That we should all be so favored as to produce such a great story the fist time out of the gate. It’s a good thing that I am eternally optimistic or I’d go shoot myself now.
No not really!
Panic attack aside, I really did enjoy the book and am pleased that I’ve got another author to add to the list of, ‘If so and so wrote it, then I gotta read it.’. Not only were the characters relatable but Toyne keeps the plot percolating even when he’s got you flying all over it. Never once did I get motion sickness or feel disorientated by the shifts from character to scene to geography to character again. And I have to give Simon credit for keeping the military jargon to a minimum.
But… and here it comes, my eyes did roll once or twice on the astrophysics part. TMD! And the result was I found myself skipping on… several times. Yet be that as it may, I did find the parts I could follow interesting.
Now I may not have agreed with Toyne’s theological suggestions or the conclusions he came to, but I can’t help but agree with the stories thought provoking questions: Can any religion, be it Christian or otherwise, justify acts of violence or hatred with its writings or claims of authenticity and sovereignty? And where do we draw the line between Freedom of Religion and Homeland Security?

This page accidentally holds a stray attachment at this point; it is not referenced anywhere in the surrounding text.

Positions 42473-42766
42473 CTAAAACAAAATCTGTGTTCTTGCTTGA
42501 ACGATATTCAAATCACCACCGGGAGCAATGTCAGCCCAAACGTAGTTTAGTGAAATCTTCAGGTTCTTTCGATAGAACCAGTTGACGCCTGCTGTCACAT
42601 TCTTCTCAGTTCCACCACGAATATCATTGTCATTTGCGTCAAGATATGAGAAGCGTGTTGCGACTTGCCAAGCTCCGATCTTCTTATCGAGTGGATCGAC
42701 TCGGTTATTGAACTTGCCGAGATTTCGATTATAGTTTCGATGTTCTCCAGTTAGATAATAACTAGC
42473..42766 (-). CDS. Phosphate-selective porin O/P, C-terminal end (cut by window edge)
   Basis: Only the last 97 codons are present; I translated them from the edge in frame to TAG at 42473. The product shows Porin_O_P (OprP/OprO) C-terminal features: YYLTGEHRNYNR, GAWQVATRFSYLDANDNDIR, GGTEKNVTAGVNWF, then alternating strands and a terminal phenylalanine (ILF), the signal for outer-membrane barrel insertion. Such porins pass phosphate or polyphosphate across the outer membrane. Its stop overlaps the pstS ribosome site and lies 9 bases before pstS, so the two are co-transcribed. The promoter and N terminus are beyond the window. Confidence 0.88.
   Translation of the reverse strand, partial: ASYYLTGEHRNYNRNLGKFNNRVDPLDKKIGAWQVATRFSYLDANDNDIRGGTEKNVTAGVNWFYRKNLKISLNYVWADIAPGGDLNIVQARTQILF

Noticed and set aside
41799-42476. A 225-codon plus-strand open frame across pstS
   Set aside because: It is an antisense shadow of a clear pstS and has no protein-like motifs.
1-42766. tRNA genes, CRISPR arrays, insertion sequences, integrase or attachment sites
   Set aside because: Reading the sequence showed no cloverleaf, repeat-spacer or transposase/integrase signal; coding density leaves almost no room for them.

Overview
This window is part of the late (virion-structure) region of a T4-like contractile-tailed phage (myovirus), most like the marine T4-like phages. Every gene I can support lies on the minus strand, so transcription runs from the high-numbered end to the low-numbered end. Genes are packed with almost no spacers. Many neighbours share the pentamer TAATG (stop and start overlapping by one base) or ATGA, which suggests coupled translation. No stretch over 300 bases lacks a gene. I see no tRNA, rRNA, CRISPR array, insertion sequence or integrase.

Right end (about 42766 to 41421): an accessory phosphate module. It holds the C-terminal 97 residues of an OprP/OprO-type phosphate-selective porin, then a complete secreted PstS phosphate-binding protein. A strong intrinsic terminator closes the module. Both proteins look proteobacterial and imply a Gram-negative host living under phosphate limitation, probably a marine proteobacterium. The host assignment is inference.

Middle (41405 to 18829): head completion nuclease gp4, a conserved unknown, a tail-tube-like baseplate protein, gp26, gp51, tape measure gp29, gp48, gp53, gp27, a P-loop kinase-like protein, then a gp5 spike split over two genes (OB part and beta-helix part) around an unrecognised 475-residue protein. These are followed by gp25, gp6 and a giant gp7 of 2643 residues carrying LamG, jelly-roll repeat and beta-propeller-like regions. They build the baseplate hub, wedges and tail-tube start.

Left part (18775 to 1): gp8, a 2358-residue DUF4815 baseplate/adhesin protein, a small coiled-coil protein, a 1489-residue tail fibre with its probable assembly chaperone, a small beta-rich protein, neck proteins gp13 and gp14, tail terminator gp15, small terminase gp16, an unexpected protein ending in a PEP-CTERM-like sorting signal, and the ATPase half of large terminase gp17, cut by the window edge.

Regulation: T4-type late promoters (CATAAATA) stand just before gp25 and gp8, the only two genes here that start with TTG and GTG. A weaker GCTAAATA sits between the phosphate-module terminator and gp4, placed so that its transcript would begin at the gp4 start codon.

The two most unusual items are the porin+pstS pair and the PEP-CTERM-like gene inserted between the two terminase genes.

The Tower raised far more questions than it answered, but in the end it was still a really well told story that forced me to choose between my favorite TV program and it. Need I say more?
I also appreciate that Toyne’s writing is PG -13 friendly and that I wouldn’t be concerned handing it off to my grandchildren to read.
On my scale of 1-5 stars I’m giving The Tower 4 stars for a great story and 3 for tweaking my theology. Just kidding – I gave it 3.5.